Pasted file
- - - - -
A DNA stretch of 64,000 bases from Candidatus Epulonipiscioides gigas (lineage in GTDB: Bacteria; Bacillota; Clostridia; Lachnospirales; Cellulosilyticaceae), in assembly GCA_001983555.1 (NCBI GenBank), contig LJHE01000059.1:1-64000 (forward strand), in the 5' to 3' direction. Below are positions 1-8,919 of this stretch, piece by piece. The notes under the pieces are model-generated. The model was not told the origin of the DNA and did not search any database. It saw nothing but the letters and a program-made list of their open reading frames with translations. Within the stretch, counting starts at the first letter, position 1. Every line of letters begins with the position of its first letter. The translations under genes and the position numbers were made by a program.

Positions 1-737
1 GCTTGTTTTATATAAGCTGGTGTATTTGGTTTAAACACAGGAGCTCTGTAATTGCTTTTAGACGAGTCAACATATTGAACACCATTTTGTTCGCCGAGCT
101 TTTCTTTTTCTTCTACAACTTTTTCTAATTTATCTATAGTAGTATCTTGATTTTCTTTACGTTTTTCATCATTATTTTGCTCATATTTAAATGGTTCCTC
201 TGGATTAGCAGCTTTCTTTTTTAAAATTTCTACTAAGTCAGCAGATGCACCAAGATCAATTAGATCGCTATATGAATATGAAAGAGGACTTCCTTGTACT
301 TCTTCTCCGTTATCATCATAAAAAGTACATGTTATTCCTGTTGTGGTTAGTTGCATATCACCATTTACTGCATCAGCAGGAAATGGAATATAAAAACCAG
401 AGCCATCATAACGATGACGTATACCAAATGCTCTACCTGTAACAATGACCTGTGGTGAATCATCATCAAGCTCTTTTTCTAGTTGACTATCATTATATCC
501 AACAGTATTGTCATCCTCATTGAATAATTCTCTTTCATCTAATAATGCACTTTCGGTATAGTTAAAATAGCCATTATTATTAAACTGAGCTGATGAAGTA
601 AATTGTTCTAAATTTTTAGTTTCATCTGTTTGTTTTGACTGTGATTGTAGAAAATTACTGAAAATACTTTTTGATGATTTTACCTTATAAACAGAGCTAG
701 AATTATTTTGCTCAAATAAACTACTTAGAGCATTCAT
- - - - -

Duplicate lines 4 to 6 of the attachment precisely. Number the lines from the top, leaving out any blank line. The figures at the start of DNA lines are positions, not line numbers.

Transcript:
101 TTTCTTTTTCTTCTACAACTTTTTCTAATTTATCTATAGTAGTATCTTGATTTTCTTTACGTTTTTCATCATTATTTTGCTCATATTTAAATGGTTCCTC
201 TGGATTAGCAGCTTTCTTTTTTAAAATTTCTACTAAGTCAGCAGATGCACCAAGATCAATTAGATCGCTATATGAATATGAAAGAGGACTTCCTTGTACT
301 TCTTCTCCGTTATCATCATAAAAAGTACATGTTATTCCTGTTGTGGTTAGTTGCATATCACCATTTACTGCATCAGCAGGAAATGGAATATAAAAACCAG